Surveillance to make sure farmers look after their animals properly recommended

Images showed cows up to their knees in mud, unable to lie down and rest.
Images showed cows up to their knees in mud, unable to lie down and rest. Photo credit: Supplied/Angus Robson.

A taskforce established by the Agriculture Minister to look at animal welfare issues around the practice of winter grazing has made a raft of recommendations.

They include expanding knowledge of barriers to adopting improved animal welfare practices, and more active surveillance to ensure animal welfare standards are being met.

Winter grazing sees stock given access to a measured area of forage and shifted in a controlled manner. But the practice has been under the spotlight after photos of mudbound cows in Southland and Otago were released by environmentalist Angus Robson. 

"Images of cows up to their knees in mud, unable to lie down and rest and calving in these conditions is unacceptable to me and I've heard loud and clear from the public that it's unacceptable to them too," Damien O'Connor said in August, setting up the taskforce in response.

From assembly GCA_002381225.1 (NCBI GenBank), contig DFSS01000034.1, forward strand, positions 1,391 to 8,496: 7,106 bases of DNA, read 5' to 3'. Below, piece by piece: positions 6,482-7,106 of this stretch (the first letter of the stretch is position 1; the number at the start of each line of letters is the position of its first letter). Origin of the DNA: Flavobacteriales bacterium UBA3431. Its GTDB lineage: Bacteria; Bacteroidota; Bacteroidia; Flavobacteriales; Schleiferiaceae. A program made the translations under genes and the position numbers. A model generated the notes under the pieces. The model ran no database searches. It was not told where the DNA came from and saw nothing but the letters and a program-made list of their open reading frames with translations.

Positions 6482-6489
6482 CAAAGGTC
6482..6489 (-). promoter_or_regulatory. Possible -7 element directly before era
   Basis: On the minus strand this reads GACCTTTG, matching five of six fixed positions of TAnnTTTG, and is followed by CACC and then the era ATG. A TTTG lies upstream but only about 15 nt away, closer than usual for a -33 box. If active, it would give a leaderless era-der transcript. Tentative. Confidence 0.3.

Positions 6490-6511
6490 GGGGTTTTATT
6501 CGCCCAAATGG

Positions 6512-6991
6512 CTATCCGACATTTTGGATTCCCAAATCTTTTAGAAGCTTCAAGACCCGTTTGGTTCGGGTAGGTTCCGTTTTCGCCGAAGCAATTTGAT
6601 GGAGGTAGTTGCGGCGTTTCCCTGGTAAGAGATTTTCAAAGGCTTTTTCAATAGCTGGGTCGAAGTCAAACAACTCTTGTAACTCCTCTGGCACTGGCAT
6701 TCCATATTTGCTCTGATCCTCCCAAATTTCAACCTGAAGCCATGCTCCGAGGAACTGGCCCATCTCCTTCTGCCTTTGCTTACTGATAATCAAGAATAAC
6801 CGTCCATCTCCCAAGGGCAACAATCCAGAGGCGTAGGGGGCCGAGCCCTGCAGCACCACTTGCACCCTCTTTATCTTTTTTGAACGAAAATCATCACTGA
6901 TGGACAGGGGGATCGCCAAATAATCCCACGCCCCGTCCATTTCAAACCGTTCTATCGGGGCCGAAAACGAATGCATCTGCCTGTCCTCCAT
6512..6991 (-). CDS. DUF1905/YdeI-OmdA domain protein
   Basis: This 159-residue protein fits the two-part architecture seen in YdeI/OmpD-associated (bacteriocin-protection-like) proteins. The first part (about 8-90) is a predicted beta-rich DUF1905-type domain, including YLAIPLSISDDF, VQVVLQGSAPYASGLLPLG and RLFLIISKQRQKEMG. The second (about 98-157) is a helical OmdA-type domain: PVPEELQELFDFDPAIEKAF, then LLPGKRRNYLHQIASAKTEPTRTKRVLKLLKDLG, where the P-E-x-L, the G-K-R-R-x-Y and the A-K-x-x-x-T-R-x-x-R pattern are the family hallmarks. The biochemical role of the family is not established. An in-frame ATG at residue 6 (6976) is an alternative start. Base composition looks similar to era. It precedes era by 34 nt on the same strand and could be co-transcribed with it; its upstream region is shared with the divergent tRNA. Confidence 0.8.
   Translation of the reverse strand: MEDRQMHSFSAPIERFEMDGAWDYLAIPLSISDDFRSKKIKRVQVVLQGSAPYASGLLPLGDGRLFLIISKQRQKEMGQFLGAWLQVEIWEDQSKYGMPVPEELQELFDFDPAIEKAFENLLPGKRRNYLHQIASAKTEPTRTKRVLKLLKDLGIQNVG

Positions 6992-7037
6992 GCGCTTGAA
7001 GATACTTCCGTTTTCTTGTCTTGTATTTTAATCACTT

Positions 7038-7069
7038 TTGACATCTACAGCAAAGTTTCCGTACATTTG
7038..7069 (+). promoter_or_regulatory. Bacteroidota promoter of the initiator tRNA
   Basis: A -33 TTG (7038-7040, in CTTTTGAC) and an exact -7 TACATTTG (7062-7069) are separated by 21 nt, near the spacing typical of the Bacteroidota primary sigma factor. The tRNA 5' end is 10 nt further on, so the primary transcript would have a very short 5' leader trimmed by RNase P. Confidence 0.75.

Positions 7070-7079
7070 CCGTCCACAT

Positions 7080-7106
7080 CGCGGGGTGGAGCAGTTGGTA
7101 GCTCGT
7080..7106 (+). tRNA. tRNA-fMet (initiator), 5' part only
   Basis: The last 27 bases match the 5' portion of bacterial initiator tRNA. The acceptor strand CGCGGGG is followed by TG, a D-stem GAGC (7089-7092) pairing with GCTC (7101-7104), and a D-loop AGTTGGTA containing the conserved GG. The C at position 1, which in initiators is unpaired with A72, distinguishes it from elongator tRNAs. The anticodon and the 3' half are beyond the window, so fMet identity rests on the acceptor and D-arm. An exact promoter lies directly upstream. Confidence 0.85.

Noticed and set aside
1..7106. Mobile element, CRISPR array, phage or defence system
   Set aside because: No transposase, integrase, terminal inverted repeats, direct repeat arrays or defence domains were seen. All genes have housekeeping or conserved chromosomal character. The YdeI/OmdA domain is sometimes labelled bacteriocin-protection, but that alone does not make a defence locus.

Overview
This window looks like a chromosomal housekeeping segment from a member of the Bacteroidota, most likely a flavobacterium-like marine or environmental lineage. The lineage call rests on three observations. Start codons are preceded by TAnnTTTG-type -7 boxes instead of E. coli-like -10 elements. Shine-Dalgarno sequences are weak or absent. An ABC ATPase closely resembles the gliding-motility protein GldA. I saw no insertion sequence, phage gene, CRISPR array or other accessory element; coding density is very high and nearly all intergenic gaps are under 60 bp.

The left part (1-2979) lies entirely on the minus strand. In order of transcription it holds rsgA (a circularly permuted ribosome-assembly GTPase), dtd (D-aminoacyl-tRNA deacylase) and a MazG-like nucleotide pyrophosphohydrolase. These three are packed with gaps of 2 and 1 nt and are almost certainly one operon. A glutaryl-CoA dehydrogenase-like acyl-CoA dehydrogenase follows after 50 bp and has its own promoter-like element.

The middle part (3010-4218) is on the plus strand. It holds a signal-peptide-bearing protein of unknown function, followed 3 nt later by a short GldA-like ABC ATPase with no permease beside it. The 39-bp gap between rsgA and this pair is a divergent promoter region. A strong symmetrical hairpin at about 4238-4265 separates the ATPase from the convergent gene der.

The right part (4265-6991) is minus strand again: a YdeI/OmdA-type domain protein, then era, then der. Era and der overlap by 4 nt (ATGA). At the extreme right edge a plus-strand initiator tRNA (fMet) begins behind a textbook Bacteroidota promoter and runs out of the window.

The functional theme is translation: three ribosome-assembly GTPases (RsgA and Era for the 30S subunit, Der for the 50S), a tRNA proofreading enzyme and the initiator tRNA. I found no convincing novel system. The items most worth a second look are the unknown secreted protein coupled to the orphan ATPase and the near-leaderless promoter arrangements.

The taskforce included industry group representatives and farmers, as well as Robson.

O'Connor said it's made 11 recommendations to improve animal welfare in intensive winter grazing farm systems.

The confronting images prompted the establishment of the taskforce.
The confronting images prompted the establishment of the taskforce. Photo credit: Supplied/Angus Robson.

 "I asked the taskforce to do a stocktake of the multiple initiatives that are already underway to promote good winter grazing and identify where we might work more together to improve practices."

A pan-sector action group would also be set up to implement the recommendations.

"Winter crop grazing is necessary in some parts of the country to provide enough feed for stock at a time when there's not a lot of pasture, but we must ensure farmers have the right tools and advice to ensure animal welfare.

"As a Government, we're committed to working alongside farmers to maintain their ability to export on our valuable New Zealand brand and open up new trading markets. Our international reputation depends on getting this sort of thing right, as does our social licence to operate within New Zealand."

Ministry for Primary Industries (MPI) would work with farmers and industry groups to ensure farmers get the help they need.

"I know that many farmers are already changing and adapting their practice and I thank them for the effort. We want to help in that work," said O'Connor.

"The next step will be the establishment of an action group to begin implementing the recommendations so we can see some progress next winter and beyond".

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